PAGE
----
Joseph Gordon-Levitt is one of the best actors working today. He’s proven his versatility with films like Brick, Inception, (500) Days of Summer and Looper. By starring in unconventional romantic comedies to original thought-provoking thrillers, you can’t stereotype this actor into one genre. Now he has added directing and writing to his list of accomplished filmography, and I must say I hope Don Jon is the first of several directing gigs for the 32-year-old star.
Don Jon, originally titled Don Jon’s Addiction, premiered earlier this year at the Sundance Film Festival and was picked up a short while later by Relativity Media.
Jon Martello (Joseph Gordon-Levitt) was born in raised in New Jersey and cares about five things in life: his family, apartment, body, faith and his porn. Actually he’s seriously addicted to pornography, which he watches on his laptop everyday. His friends nicknamed him Don Jon since he manages to pick up a different woman every time they go out on the weekends.
When Jon meets Barbara (Scarlett Johansson), a beautiful young lady who has more traditional values when it comes to relationships, Jon finds difficulty in committing to both her and the relationship with his porn sites he’s developed over the years.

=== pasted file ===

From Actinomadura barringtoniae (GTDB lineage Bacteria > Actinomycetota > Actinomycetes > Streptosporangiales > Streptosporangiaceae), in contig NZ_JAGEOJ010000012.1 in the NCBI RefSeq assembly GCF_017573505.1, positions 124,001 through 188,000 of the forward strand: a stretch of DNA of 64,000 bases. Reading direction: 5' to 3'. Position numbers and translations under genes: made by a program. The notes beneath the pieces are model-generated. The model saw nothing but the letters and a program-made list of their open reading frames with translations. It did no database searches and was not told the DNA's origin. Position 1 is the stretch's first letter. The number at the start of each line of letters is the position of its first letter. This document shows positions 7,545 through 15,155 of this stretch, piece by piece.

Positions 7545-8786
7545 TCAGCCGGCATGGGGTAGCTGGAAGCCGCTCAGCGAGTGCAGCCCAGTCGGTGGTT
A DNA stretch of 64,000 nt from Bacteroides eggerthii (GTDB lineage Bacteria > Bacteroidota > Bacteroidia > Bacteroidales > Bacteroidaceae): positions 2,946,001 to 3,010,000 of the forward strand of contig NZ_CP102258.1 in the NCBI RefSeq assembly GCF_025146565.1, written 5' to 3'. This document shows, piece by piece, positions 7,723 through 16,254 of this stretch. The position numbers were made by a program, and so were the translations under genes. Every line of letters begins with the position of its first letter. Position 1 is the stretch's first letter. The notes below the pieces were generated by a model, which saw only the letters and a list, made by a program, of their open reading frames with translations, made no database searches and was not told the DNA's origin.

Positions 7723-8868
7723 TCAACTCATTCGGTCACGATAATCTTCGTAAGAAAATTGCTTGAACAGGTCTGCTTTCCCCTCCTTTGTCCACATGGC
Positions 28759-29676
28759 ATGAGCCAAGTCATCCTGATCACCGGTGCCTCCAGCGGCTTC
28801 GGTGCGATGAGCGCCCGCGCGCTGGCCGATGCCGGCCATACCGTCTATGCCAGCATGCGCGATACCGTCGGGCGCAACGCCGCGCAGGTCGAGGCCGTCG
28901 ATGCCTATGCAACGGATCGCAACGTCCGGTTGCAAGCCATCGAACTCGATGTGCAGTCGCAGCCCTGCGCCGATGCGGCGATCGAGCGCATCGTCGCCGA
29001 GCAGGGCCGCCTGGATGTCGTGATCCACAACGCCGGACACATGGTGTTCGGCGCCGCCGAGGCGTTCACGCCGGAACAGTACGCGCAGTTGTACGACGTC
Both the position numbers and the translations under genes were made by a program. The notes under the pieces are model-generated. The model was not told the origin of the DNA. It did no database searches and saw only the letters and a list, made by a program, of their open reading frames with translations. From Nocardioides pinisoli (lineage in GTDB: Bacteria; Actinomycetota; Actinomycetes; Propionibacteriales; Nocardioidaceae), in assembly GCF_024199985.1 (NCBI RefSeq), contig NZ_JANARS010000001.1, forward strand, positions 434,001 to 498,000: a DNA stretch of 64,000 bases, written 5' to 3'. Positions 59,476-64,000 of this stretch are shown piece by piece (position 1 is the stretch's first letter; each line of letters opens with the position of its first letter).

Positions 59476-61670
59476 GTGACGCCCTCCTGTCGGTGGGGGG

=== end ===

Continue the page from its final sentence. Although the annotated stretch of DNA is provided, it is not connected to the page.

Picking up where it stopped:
Gordon-Levitt is incredible as Jon, a guy that could easily fit right in with the cast of Jersey Shore. He finds a way to make such a serious subject both amusing and depressing throughout the whole movie. In one particular and rather brilliant montage, Jon goes to confession at his Catholic church, while quick edits of porn flicks intertwine his dialogue.
Don Jon clearly belongs to Gordon-Levitt, but the film’s supporting characters are equally matched in talent. Johansson is wonderful as the fiery Jersey girl who wants a relationship straight out of a Hollywood rom-com. Julianne Moore plays Jon’s classmate in night school and makes an interesting addition to the film even with the limited time she has on screen. Tony Danza and Glenne Headly play Jon’s parents and Brie Larson, whose talent seems wasted at first, is given a vital moment near the end of the film as Jon’s sister.
Gordon-Levitt’s screenplay expertly shows just how crippling an addiction is, but balances the heavier side of the story with a smart blend of comedic moments. He creates a handful of interesting characters, both likable and annoying and what’s more is that Jon is a little of both. Jon is arrogant, egotistical and a womanizer, but even with all of those qualities, Gordon-Levitt adds a vulnerability to the character that people can relate to.
Don Jon is this year’s unconventional romantic comedy about a man with an addiction and his struggle to overcome it and find true happiness.